Child Safety On The Information Highway
The continuation and expansion of state and local partnerships is essential to our success. The primary mission is to identify existing and emerging traffic safety trends through statistically-based problem identification efforts, to efficiently provide decision makers accurate data for use in determining where the most effective highway safety investment is made. This includes the task to develop and implement highway safety programs that save lives and prevent injuries, and to provide appropriate safety funds that empower communities to address critical local traffic safety issues.
The traffic safety problem areas that have been identified and are currently being addressed are: Aggressive Driving, Occupant Protection, Impaired Driving, Distracted Driving, Youthful Drivers, Pedestrian Safety, Bicycle Safety, Motorcycle Safety, Traffic Records, and Emergency Medical Services.
The fact that negative things can be encountered online is not a reason to avoid using the Internet or necessarily even a specific app or service. To tell children to stop using the Internet would be like telling them to forgo attending school because students are sometimes victimized or bullied there. A better strategy would be to teach children to be “street smart” in order to better safeguard themselves in any potentially uncomfortable or dangerous situation.
Also be on guard for identity theft where someone steals just enough information to be able to impersonate you or your child. It turns out that children are often victims of identity theft because they almost always have perfect credit records so — by impersonating them — it’s possible to borrow money in their name. Also beware of impersonation on social networks where others post embarrassing, distasteful, mean and potentially even illegal content in your child’s name.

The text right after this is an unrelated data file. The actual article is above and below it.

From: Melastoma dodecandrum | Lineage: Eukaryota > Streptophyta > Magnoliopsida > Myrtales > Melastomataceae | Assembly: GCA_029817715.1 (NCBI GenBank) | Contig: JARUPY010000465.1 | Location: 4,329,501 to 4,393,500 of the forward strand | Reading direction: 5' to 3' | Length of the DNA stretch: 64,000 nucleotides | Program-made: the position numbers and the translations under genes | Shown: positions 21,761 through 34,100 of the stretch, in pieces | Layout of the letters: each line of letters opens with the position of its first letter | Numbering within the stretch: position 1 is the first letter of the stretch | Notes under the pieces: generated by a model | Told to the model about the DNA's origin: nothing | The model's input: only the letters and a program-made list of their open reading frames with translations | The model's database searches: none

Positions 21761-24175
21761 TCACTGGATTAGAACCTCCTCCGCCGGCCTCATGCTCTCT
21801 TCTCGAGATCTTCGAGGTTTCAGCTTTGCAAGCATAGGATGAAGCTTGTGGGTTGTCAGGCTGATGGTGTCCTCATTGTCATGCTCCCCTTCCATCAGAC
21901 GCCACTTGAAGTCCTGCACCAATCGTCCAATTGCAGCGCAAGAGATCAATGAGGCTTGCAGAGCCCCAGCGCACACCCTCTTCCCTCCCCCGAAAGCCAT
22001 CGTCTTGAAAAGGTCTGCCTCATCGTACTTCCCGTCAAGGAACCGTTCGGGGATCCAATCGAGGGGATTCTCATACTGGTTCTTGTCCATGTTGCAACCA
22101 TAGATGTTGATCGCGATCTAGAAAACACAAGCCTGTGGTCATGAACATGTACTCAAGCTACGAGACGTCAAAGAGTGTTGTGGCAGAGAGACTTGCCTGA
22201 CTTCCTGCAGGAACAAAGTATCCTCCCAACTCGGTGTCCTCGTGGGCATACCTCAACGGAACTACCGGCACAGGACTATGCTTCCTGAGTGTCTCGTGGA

In order to receive the Federal highway safety funding, each State must submit a High Safety Plan, which includes a description of the processes used by the State to identify its highway safety problems, define its highway safety performance measures, set goals for those performance measures, and develop projects and activities to address its problems and achieve its goals. The Plan, approved by the Governor’s Representative for Highway Safety, must also include descriptions of the projects and activities the State plans to implement and link the countermeasure strategies and projects to the goals identified in the Plan.
Unlike the first 1993 edition of the guide, this version is based not only on 20 more years experience, but the latest research into how youth are using the Net, what works, and what are — and aren’t — likely risks.
Just over 20,800 reportable crashes were entered into the database in 2012. Each report must be coded, checked for completeness and accuracy, and entered into the crash database. Each full-time technician is responsible for approximately 4,700 VCRs per year. Each VCR includes 89 crash level data elements (location, environment, and conditions), 45 unit level data elements plus 16 additional data elements that are filled out for commercial motor vehicles, 19 person level data elements plus 15 additional data elements that are filled out for the person in control of the unit, and 2 additional elements for drivers licensed in Idaho. These elements encompass all three aspects of the crash: environment (including location and road conditions), vehicle, and person information. The accuracy of the data is dependent upon the correct interpretation by the law enforcement officer, as well as the technician in the OHS.